Jeremy Goh

Jeremy Goh

Getting an early taste of academic lifestyle

Jeremy Goh could very well be Chilliwack’s version of Doogie Howser.

He hasn’t finished high school yet, but has already finished a semester of university.

Jeremy Goh could very well be Chilliwack’s version of Doogie Howser.

He hasn’t finished high school yet, but has already finished a semester of university.

This summer, Goh was enrolled at Carnegie Mellon University in Pittsburgh, Penn taking first-year university courses.

Carnegie Mellon offers a pre-college program for high school students over 16 during the summer semester. Through the program, secondary school students take first-year, transferable, credit courses with university students.

For six weeks, Goh lived in a “cockroach-infested” dorm room; crammed for exams; studied until three or four in the morning; sat through long lectures; participated in labs; completed research reports; and for a little extra cash, partook in university research studies.

“I got the full college experience,” said Goh, a Grade 12 Sardis secondary student.

Goh has wanted to become a pediatric neurosurgeon ever since reading Gifted Hands by Dr. Ben Carson when he was seven years old. Dr. Carson attended John Hopkins University, which is famed for its medicine program. Goh wants to follow in the doctor’s footsteps.

He plans on attending a post-secondary institution in the United States next year, preferably the University of Pennsylvania, where he wants to complete a double major in business and biology, and then go into medicine at John Hopkins University.

Carnegie Mellon was a way for him to get a leg up on other prospective students.

“It’s so competitive in the States; you have to do everything you can to set yourself apart from other students and to show that you’re interested in expanding your education,” he said.

At Carnegie Mellon, Goh took modern biology, modern biology lab, and science and science fiction.

He worked with proteins in cells, learned how to cut DNA, and how to insert it with plasma.

“This is stuff you see on TV,” he said. “I was, like, am I actually doing this?

This wasn’t Goh’s first university experience, though. Last year he was enrolled in two classes at the University of the Fraser Valley through the concurrent studies program, which is a partnership between UFV and secondary schools in the Fraser Valley that allow top academic students to take university courses while still attending high school.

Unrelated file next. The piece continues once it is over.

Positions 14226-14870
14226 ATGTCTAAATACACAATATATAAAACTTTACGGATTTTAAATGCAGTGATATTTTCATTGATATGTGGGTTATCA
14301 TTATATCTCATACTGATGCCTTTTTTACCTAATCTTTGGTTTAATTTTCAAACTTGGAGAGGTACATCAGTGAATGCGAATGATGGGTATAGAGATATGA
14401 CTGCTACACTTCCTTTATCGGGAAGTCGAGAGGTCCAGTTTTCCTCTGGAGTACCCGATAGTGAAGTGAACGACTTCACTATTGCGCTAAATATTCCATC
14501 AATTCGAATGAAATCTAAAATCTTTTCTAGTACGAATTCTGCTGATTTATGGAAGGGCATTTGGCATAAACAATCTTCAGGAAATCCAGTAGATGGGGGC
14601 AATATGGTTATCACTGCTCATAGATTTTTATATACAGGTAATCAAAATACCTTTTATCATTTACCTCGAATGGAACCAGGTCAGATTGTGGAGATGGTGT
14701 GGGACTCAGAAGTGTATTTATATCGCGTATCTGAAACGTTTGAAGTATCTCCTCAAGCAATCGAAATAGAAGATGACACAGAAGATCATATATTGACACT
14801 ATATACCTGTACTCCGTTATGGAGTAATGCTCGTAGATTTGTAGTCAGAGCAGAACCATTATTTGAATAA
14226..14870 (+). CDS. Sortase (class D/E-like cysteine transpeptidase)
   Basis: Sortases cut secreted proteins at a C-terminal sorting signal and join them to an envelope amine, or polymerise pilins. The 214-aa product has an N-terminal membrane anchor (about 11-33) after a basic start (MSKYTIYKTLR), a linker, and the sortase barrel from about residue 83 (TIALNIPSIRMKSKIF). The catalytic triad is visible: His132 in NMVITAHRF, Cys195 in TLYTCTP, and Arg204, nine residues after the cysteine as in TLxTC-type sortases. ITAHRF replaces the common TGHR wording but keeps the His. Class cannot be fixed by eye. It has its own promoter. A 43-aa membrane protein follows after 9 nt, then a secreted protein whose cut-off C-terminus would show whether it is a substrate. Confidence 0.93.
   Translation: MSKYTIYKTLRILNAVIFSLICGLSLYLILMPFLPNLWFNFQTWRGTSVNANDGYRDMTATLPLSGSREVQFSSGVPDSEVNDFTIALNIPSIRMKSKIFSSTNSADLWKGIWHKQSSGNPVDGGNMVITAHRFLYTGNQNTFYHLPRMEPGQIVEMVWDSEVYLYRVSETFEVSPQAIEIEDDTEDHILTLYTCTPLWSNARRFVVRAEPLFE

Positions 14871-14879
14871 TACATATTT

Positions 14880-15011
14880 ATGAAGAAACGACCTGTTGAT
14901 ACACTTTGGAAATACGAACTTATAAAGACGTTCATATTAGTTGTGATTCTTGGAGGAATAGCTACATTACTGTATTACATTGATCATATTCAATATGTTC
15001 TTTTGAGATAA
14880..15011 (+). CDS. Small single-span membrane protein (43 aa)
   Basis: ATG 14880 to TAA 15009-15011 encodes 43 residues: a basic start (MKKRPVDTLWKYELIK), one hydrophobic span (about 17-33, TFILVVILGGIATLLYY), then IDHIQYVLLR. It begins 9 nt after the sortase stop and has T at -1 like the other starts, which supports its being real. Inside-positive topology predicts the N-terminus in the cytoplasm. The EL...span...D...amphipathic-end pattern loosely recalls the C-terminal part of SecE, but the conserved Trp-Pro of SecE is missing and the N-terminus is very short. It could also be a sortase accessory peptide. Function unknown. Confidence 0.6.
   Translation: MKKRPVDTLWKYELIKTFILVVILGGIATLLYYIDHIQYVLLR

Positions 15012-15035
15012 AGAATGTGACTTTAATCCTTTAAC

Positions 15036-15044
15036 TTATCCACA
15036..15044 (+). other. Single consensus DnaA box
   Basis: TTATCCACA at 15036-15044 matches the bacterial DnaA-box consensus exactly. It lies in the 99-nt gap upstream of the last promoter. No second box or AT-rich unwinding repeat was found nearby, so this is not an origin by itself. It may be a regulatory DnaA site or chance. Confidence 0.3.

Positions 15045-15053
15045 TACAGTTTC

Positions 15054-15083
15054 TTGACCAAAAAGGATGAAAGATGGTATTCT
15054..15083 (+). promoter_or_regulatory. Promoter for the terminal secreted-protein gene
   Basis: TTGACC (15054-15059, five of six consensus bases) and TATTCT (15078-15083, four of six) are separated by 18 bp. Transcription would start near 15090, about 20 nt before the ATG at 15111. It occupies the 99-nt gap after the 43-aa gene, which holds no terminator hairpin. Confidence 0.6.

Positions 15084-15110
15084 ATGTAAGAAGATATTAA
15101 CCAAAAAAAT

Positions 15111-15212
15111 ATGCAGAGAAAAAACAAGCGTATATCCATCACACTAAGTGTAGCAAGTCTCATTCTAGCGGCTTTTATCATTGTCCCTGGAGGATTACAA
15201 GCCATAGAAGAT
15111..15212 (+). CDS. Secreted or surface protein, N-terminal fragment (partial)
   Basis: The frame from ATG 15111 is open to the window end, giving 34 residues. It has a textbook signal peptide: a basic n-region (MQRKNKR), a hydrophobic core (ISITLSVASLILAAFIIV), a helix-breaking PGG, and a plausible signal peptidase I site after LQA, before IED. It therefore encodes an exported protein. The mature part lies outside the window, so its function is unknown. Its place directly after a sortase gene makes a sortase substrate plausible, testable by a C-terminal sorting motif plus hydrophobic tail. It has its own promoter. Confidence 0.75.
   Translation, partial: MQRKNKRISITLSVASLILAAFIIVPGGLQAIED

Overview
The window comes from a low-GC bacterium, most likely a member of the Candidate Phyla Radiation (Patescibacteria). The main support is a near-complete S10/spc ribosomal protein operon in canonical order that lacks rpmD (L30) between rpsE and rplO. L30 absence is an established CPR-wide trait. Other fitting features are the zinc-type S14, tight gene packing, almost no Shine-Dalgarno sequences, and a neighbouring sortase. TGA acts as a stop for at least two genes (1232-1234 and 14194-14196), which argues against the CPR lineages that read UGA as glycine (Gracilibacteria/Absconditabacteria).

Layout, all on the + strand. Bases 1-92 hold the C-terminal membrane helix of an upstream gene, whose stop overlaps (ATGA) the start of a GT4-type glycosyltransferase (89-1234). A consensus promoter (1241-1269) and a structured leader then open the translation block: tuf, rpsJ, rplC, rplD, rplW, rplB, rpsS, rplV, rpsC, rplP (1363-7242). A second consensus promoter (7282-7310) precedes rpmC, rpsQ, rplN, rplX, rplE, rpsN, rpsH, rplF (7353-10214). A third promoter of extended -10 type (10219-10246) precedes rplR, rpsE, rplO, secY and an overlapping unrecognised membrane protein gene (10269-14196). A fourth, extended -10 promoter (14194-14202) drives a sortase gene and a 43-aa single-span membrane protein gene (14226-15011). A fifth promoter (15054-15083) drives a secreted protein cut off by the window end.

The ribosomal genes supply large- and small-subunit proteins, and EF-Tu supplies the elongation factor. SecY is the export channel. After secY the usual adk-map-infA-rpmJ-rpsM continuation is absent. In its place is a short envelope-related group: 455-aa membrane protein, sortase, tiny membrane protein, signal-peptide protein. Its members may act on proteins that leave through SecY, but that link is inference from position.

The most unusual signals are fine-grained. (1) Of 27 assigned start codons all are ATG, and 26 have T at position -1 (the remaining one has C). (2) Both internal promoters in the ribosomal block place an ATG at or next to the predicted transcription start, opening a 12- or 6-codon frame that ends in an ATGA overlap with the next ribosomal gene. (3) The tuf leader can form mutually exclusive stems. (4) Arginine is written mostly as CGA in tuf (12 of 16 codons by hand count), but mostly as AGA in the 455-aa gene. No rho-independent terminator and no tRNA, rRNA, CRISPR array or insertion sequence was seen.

He is currently enrolled in his third class at UFV.

It’s all part of preparing himself for full-time university, he said.

Some may think him crazy for cramming even more into his Grade 12 year with the UFV courses, and for giving up the dog days of summer for more school at Carnegie Mellon, but higher learning does sometimes have perks beyond further education.

And sometimes those perks include the Batmobile.

Halfway through his courses at Carnegie Mellon, Goh learned that Batman was filming on campus. The Mellon Institute, where the biology lab is located, was being used as the jail for Gotham City.

“I saw Christian Bale and the Batmobile!” exclaimed Goh, who was given a special access lanyard to get to his classes. “It was really interesting to finish a lab and walk out and see actor hobos and Gotham police hanging around.”

Goh admits the experience was hard work, but said it was also invaluable.

“I had two finals in one day, a test every week, months of work that had to be done in only six weeks, I was staying up until three or four in the morning, studying like crazy,” he said. “But as hard as it was, it was still a great experience.

“I got a really good experience in what college is going to be like.”

kbartel@theprogress.com

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